In his book on fasting, Dr. Scot McKnight calls Christians to an embodied spirituality. He writes, “We worship God and we love God in our bodies and with our bodies and in concrete, physical, tangible, palpable ways.” (Fasting p.2) In other words, the ways we use our bodies or do not use our bodies in our spiritual practices matter. We are not a soul living in a shell. We are physical and spiritual beings. In his book, “The Screwtape Letters,” CS Lewis points this out. He writes, “Humans are amphibians… half spirit and half animal… as spirits they belong to the eternal world, but as animals they inhabit time.” It’s interesting, but perhaps not surprising, that in another section of “The Screwtape Letters,” Lewis discusses the importance of kneeling for prayers. The things we do with our physical bodies matter in our spiritual lives. Read More »
Posts in category Lent
During Holy week we have a very special worship service on Holy Saturday called the Easter Vigil where people are baptized and others join the church. It is the evening before Easter Day and in the service is the very first proclamation of Easter. Why do we do this service and why do we baptize on that day?
Vigil comes from the Latin word, vigilia, which means “wakefulness” and is a time when people stay awake through the night to anticipate or prepare for what is coming the next day. Perhaps you have heard of or seen a candle light vigil, where people gather carrying candles after sunset in order to support a cause. In the same sense, a vigil in the church is a gather of the church in order to prepare for a specific event. In this case, it is the gathering of the faithful to prepare for the celebration of the Resurrection at Easter. The tradition of the Easter Vigil is an ancient one. I have read writings from Easter vigil traditions in the 5th Century (400’s A.D.) and it is a powerful time of worship and celebration of the work of Christ. Read More »
This is the sermon for the Palm Sunday. This is the beginning of Holy Week – the week that defines our faith. It is a time to be reflective and to contemplate what went on in Jesus’ life and death during this week. This week we contemplate the Triumphal Entry in Luke 19:28-40.
On Maundy Thursday this year, we will have a foot washing service following our Agape meal. Foot washing has not been a practice in our culture and is not only foreign to us, but uncomfortable. Why do we do it then?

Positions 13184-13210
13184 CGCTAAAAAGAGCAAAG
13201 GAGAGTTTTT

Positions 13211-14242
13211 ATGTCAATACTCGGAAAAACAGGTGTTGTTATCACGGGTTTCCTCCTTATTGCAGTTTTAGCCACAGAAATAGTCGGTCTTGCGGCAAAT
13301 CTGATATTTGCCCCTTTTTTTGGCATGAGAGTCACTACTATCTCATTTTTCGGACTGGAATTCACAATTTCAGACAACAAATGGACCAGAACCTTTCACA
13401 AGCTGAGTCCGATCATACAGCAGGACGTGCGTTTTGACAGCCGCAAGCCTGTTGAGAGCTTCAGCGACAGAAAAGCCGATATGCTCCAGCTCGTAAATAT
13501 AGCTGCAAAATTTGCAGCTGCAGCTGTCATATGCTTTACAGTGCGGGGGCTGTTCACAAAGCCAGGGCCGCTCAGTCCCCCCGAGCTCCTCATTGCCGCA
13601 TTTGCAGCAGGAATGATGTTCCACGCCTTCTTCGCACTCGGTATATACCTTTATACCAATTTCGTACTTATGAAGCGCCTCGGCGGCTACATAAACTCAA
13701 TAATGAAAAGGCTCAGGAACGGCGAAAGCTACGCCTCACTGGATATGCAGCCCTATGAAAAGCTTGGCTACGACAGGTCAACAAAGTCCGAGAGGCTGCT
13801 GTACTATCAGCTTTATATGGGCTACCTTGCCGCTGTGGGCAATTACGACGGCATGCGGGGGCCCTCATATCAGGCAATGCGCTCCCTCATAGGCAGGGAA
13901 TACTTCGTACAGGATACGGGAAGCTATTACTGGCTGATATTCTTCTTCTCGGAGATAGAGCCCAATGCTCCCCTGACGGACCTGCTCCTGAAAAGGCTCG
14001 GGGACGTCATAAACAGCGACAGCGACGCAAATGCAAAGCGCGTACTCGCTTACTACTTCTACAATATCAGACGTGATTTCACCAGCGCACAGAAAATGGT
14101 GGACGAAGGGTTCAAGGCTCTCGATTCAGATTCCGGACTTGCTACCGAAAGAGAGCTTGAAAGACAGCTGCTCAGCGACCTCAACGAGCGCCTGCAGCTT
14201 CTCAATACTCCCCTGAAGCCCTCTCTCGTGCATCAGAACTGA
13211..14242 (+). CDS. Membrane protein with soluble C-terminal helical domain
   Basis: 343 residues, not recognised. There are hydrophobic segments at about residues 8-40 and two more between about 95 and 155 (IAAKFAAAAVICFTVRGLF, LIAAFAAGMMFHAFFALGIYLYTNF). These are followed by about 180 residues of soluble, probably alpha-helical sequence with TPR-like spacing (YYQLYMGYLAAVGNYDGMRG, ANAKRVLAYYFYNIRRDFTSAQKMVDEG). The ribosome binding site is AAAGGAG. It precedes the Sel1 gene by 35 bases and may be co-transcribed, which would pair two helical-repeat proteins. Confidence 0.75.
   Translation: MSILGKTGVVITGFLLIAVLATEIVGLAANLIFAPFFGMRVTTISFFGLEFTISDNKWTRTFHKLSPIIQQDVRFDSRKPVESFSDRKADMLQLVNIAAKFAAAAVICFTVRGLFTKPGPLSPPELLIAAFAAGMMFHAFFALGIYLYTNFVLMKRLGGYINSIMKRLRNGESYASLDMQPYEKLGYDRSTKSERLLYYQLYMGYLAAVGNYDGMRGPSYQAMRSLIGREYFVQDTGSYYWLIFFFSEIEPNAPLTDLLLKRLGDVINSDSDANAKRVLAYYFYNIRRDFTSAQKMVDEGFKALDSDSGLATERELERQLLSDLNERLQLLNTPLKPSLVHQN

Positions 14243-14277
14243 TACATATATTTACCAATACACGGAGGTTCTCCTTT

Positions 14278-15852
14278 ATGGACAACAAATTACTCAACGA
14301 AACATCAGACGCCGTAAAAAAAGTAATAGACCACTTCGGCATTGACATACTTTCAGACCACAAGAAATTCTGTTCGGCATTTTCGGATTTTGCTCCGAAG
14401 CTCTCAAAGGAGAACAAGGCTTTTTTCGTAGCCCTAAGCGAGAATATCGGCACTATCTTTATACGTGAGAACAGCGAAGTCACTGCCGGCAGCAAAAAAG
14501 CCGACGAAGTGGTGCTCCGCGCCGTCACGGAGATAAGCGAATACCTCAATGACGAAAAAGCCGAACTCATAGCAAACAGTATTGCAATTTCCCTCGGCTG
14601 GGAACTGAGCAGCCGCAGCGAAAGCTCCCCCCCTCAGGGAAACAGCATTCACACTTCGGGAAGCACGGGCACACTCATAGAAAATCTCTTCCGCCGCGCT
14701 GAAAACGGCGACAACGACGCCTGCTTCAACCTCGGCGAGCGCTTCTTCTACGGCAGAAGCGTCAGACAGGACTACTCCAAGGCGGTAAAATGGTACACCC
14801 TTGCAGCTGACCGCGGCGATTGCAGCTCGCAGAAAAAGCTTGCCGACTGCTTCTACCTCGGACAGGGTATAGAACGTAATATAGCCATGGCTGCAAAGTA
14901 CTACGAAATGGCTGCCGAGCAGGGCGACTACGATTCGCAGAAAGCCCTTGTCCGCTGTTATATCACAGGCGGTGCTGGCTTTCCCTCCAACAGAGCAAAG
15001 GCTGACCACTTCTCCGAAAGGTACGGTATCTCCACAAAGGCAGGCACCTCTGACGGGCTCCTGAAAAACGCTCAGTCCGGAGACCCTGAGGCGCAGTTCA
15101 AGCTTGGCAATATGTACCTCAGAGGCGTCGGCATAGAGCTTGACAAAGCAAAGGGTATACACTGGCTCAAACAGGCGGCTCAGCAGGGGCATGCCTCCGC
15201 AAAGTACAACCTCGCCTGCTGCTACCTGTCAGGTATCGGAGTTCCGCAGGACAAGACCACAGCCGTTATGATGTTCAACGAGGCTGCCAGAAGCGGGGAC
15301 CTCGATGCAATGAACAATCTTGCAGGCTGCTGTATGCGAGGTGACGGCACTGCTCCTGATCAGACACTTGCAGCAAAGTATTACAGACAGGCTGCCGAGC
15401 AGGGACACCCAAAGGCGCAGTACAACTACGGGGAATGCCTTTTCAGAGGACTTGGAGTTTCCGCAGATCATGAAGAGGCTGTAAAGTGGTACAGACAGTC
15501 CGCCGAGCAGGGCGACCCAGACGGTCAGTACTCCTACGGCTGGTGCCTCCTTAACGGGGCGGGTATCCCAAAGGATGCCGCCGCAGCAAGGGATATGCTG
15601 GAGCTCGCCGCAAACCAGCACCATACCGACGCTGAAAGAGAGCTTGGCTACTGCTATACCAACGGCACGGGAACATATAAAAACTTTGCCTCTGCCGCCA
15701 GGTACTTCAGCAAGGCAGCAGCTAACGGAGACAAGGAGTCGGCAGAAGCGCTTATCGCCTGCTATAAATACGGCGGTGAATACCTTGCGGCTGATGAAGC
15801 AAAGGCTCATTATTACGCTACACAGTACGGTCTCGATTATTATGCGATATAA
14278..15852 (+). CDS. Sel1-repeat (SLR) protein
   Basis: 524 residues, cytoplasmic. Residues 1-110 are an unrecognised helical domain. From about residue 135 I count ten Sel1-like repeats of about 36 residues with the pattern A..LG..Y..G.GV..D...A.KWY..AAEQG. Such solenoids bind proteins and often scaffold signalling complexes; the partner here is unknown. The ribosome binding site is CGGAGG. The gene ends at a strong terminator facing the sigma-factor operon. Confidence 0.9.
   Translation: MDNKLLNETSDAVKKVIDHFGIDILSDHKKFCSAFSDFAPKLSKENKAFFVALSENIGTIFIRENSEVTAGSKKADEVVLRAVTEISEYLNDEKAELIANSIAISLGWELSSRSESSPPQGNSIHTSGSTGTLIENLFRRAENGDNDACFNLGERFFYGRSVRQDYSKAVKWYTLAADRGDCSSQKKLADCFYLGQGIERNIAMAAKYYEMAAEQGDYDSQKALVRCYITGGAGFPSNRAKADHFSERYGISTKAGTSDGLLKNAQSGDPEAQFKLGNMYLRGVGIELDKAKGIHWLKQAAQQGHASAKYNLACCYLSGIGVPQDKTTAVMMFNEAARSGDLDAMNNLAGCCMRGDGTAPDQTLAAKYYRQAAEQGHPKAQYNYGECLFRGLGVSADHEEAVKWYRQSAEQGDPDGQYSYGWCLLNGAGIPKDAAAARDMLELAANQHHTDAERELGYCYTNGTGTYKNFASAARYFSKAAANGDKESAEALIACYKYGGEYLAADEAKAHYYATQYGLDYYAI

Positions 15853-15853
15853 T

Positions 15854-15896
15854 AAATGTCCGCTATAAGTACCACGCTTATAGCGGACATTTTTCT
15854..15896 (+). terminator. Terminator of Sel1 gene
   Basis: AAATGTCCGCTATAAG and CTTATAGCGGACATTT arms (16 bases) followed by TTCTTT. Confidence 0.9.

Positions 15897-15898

The most straight forward reason for having a foot washing service is that Jesus washed the feet of his disciples on the Thursday before he was crucified. He did this in order to demonstrate to them that they ought to serve one another as he served them. Washing another’s feet was a menial task given only to servants. It was for those in the lower class. It was unthinkable for Jesus, the teacher, to do this to his followers. They were shocked. Peter wanted to stop him from doing it. Yet Jesus washed their feet. As disciples who follow Jesus, various Christian traditions have ceremonially followed Jesus’ amazing servant actions and washed feet themselves. Read More »
During the seasons of Advent and Lent, I wear a robe when I am leading worship services. The robe is referred to as an ‘alb,’ and the one I wear is flax colored. Wearing the alb sets apart these seasons as different during the year and draws attention to the fact that Advent and Lent are a different time. They are set apart. This is why I wear a robe.
The alb also covers up my clothes. It is a simple garment as well, and with these two aspects it is symbolic of humility. This aspect is important to me especially during the times of Advent and Lent as they are periods of fasting and repentance. I appreciate the seasonal focus on my own need for repentance and forgiveness. I appreciate the opportunity to be shaped by the humility of our savior. The robe reminds me of these things. That is why I wear a robe. Read More »
Lent is traditionally a time of prayer and fasting for many in the Christian tradition, especially those who follow any sort of liturgical calendar.
What is fasting?
Fasting normally refers to the practice of not eating, or at least of not eating some foods for a period of time. Fasting can refer to eating nothing at all, or not eating meat, dairy, and eggs. Protestants have more recently eaten according to the “Daniel Plan” which is a diet of sorts taken from the book of Daniel. This can be fasting if done for spiritual growth purposes. Other times people will extend the term “fasting” to include non-food items, such as fasting from social media or television. This sort of “fasting” can be an opportunity to turn from something and towards God. Read More »